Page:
Not a week goes by without some claim of a new miracle antibiotic. Usually, when I read the press releases I yawn and go back to washing my hands. It's not like any of these magical compounds will ever make it to human studies. However, an article in the New York Times describing a “powerful new antibiotic” piqued my interest. Dr. Kim Lewis from Northeastern University in Boston and her team just reported the discovery of a novel cell wall inhibitor called teixobactin. What was unique about their discovery was that they identified the compound by screening soil from a “grassy field in Maine.” This is a big deal since 99% of environmental bacteria can't be cultured under typical laboratory conditions, so their method of “tricking the bacteria” into thinking they are back in their native “dirt” is important.
Once the authors identified the compound teixobactin from the uncultured bacteria, they showed that it had excellent in-vitro activity against Gram-positive bacteria including enterococci, Clostridium difficile, Bacillus anthracis, and Staphylococcus aureus (including vancomycin intermediate resistant culture strains). They also tested the in-vivo efficacy against methicillin-resistant S. aureus and Streptococcus pneumoniae in a mouse model and reported excellent results. Intriguingly, the authors said that “resistance has not developed … suggesting that the target is not a protein” and since there exists a similar lack of resistance development to vancomycin through mutations, they postulated “that teixobactin could be acting against the same (lipid II) target.”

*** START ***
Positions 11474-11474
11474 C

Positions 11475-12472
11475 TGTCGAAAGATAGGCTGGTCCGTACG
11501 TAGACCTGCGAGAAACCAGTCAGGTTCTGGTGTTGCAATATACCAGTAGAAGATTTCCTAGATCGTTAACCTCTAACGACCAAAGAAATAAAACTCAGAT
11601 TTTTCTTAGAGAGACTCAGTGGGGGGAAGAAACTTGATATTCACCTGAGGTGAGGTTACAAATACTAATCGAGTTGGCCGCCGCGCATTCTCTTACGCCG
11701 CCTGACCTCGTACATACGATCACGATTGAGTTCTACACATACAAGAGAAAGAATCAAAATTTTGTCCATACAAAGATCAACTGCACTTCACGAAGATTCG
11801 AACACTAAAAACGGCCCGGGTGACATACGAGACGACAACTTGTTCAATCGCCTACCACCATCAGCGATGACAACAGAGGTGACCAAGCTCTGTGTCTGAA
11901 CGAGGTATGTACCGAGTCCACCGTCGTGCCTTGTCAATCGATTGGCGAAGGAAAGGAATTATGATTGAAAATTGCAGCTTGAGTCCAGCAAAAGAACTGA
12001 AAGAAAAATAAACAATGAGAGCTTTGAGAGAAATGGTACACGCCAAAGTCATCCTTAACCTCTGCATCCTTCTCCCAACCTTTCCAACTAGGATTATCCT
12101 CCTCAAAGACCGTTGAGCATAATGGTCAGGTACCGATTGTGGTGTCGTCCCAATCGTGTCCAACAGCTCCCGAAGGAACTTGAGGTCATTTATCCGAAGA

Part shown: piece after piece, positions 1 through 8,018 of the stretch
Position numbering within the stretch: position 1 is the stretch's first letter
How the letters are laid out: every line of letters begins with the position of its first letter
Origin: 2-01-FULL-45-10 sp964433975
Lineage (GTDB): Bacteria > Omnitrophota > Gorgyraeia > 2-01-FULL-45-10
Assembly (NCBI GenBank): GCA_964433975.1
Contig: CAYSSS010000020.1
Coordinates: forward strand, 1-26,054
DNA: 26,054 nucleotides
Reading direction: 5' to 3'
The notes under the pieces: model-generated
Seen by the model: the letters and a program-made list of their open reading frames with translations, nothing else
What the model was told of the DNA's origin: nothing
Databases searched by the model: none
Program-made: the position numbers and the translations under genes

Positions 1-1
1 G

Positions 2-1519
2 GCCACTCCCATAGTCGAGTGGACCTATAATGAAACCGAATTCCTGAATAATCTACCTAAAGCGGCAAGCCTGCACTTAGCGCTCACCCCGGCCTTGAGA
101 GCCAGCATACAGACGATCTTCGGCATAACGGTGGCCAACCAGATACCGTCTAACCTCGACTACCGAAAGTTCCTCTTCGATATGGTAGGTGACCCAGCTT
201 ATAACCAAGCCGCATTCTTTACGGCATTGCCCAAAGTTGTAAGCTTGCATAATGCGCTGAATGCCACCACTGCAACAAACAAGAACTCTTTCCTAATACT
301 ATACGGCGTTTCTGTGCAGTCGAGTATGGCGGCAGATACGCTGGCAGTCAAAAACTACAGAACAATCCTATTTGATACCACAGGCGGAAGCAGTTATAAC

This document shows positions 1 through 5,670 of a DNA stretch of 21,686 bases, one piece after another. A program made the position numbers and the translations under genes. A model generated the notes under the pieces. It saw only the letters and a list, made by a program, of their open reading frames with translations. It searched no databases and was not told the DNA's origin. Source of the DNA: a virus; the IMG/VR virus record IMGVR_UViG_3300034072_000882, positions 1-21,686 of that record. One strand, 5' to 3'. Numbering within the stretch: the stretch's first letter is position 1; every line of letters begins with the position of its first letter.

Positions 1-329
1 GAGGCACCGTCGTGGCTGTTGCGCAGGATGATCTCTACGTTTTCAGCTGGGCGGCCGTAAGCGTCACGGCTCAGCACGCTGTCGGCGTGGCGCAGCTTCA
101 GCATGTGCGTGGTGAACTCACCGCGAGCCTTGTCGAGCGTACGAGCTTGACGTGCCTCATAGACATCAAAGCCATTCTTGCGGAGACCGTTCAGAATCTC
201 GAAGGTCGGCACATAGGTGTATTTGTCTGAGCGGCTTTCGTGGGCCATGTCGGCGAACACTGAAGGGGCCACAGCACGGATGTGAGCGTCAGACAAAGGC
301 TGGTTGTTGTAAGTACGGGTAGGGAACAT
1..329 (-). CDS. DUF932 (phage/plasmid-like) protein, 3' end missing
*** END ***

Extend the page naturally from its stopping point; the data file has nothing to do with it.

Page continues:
I agree with Dr. William Schaffner's comments in the New York Times as he called the study/method “ingenious” yet also cautioned that “it's at the test-tube and the mouse level, and mice are not men or women, and so moving beyond that is a large step, and many compounds have failed.” I would add one additional caveat: teixobactin had little activity against most Gram-negative bacteria including Erichia coli, Klebsiella and Pseudomonas. Since the real resistance crisis is in multidrug-resistant Gram-negatives (think carbapenem-resistant Enterobacteriaceae, New Delhi metallo-beta-lactamase-1), we better get back to digging in the dirt.
Eli N. Perencevich, MD, ACP Member, is an infectious disease physician and epidemiologist in Iowa City, Iowa, who studies methods to halt the spread of resistant bacteria in our hospitals (including novel ways to get everyone to wash their hands). This post originally appeared at the blog Controversies in Hospital Infection Prevention.